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The World: The Man Known as ‘Carlos’

4 minute read

He looked like Carlos—or did he? He talked like Carlos—or did he? He said he was Carlos—and then that he was not. At the end of the OPEC affair, one major question remained: Was the man who led the raid on the oil cartel’s headquarters the terrorist known variously as Carlos and “the Jackal”? French intelligence was convinced that the leader of the attack was another person and that Carlos had been killed earlier by other terrorists. Israeli agents speculated that there might be not one but four Carloses.

If the raid leader was indeed the Carlos, however, his name is Ilyich Ramírez Sánchez. He is 26, the son of a Venezuelan Communist intellectual who gave each of three sons one of Lenin’s names: Vladimir, Ilyich and Lenin. Carlos was recruited by the KGB in his homeland and sent to Moscow’s Lumumba University for training sometime in the late ’60s. He also attended four special institutes run by the Soviet secret police near Moscow, where he took courses in political indoctrination, sabotage, the use of weapons and killer karate. In 1969 he was expelled from the Soviet Union, although Washington believes that this was merely a ruse to disguise his KGB connections. Shortly afterward, Carlos appeared in the Middle East and joined George Habash’s militantly anti-Israel Popular Front for the Liberation of Palestine.

The P.F.L.P. apparently dispatched Carlos to Europe in the early ’70s to coordinate its terrorist activities there. Among other things, he was the group’s chief liaison with various terrorist bands, including West Germany’s Baader-Meinhof gang, the Japanese Red Army, the Irish Republican Army and South America’s Tupamaros. Carlos first appeared in the news last June when he made a dramatic escape from French counter-intelligence agents in Paris. On the alert for terrorists who use Paris as the center of their European operations, the Direction de la Surveillance du Territoire (DST) had been alerted by Lebanese authorities that a terrorist courier, Michel Moukarbel, was on his way from Beirut with money and instructions for an agent in Paris. Moukarbel was arrested in France and led three DST agents to Carlos’ apartment on the Rue Toullier, near the Sorbonne. Confronted with the informer, Carlos pulled out a 7.65-mm. pistol and fired five shots. Moukarbel and two of the agents were killed; the third was critically wounded.

In the dragnet that followed, police from a dozen countries put together a fairly complete profile of Carlos without ever being able to find him. In a satchel which Carlos had left with a friend in London’s Bayswater, they found a passport and a photograph, along with a list of 500 prominent names apparently targeted for kidnaping or assassination, including Playwright John Osborne, his actress wife Jill Bennett and Violinist Yehudi Menuhin. In Paris, police discovered an apartment with a nearly complete ammunition dump of dynamite, submachine guns and homemade bombs, along with equipment to make counterfeit documents. There was also another list of potential murder or kidnap victims, including French politicians, journalists, businessmen and intellectuals, as well as a list of terrorist attacks that Carlos had already carried out.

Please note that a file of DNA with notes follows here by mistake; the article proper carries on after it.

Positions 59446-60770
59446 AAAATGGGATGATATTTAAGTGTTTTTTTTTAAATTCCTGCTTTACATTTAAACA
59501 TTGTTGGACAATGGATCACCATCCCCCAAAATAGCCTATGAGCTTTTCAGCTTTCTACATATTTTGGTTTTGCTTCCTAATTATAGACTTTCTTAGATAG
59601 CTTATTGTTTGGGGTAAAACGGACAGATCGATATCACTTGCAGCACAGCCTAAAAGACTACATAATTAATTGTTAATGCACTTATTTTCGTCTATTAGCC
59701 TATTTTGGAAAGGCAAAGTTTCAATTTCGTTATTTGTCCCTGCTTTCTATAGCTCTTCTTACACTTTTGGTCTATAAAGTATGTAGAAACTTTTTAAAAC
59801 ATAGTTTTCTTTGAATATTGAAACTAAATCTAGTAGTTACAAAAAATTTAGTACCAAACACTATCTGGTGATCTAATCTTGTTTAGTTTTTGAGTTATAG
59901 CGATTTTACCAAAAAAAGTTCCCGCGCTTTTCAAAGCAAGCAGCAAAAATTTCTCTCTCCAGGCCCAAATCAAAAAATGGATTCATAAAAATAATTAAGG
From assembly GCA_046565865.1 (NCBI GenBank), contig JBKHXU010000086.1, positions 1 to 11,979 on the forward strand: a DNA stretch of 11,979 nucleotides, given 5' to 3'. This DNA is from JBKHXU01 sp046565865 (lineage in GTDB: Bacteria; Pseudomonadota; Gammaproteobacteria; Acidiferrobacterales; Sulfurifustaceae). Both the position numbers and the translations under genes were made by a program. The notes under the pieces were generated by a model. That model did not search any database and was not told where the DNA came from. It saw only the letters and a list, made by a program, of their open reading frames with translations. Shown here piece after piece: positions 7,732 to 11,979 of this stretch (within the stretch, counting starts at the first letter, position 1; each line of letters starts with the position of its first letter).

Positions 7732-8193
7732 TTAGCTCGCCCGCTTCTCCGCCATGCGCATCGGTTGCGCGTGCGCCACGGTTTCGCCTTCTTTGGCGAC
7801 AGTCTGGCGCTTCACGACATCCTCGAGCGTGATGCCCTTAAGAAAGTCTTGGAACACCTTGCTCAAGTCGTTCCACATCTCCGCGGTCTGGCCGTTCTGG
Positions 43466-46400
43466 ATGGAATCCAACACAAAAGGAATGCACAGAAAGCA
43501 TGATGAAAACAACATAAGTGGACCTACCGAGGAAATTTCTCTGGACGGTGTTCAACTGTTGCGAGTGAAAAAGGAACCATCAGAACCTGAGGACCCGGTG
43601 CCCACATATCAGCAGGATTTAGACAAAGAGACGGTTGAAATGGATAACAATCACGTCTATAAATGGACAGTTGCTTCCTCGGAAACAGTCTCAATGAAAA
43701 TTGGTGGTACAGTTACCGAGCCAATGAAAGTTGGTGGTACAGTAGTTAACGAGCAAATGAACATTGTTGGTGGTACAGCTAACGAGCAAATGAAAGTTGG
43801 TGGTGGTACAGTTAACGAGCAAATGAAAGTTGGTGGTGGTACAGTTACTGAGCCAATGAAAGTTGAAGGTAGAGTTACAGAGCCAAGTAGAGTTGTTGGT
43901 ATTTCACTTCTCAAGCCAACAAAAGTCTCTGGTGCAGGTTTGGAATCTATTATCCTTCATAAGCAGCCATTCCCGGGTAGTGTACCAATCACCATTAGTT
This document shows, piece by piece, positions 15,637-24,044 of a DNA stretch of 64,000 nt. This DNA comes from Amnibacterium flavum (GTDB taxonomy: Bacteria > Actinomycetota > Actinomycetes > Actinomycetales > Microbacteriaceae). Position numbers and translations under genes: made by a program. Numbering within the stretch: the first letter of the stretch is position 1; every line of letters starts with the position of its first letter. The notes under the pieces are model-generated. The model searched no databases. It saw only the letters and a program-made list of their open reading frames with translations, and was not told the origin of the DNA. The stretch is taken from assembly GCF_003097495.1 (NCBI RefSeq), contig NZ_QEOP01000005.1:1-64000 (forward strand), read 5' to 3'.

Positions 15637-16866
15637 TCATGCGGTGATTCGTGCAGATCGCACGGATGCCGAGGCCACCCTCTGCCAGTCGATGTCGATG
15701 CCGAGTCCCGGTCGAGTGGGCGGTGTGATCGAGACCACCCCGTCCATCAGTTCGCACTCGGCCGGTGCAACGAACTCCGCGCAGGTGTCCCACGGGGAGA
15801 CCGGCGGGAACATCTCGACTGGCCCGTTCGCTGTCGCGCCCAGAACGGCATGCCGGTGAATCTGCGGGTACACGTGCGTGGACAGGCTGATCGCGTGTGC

In addition to these acts, Carlos is believed to have had a part in the bombing of the Drugstore in Paris and an attack on the French embassy in The Hague, both in September 1974, and the attempted murders of a prominent Jewish merchant in London and a Yugoslav diplomat in Lyon. From various papers found in Carlos’ hideouts, police discovered other as yet unhatched plots: a scheme to block the Suez Canal by dynamiting a ship, the kidnap or murder of the Israeli Ambassador to France and the possible assassination of Saudi Arabia’s oil minister, Sheik Ahmed Zaki Yamani—one of the hostages seized at OPEC headquarters last week.

But was Carlos aboard the Austrian DC-9 that flew the terrorists and their kidnap victims to Algiers? Backing up the skepticism of French police, some of the hostages said that the gang’s leader did not look like pictures of Carlos. But Venezuela’s oil minister, Valentín Hernàndez Acosta, insisted that “the head of the commandos was definitely Ilyich Ramírez Sànchez, alias Carlos.” Added another OPEC official: “If Carlos is a Latin American of medium height who speaks Spanish, French, English, German and Arabic, and if he is a cool killer who can also be polite to his hostages, then probably it was Carlos who kept us here.”

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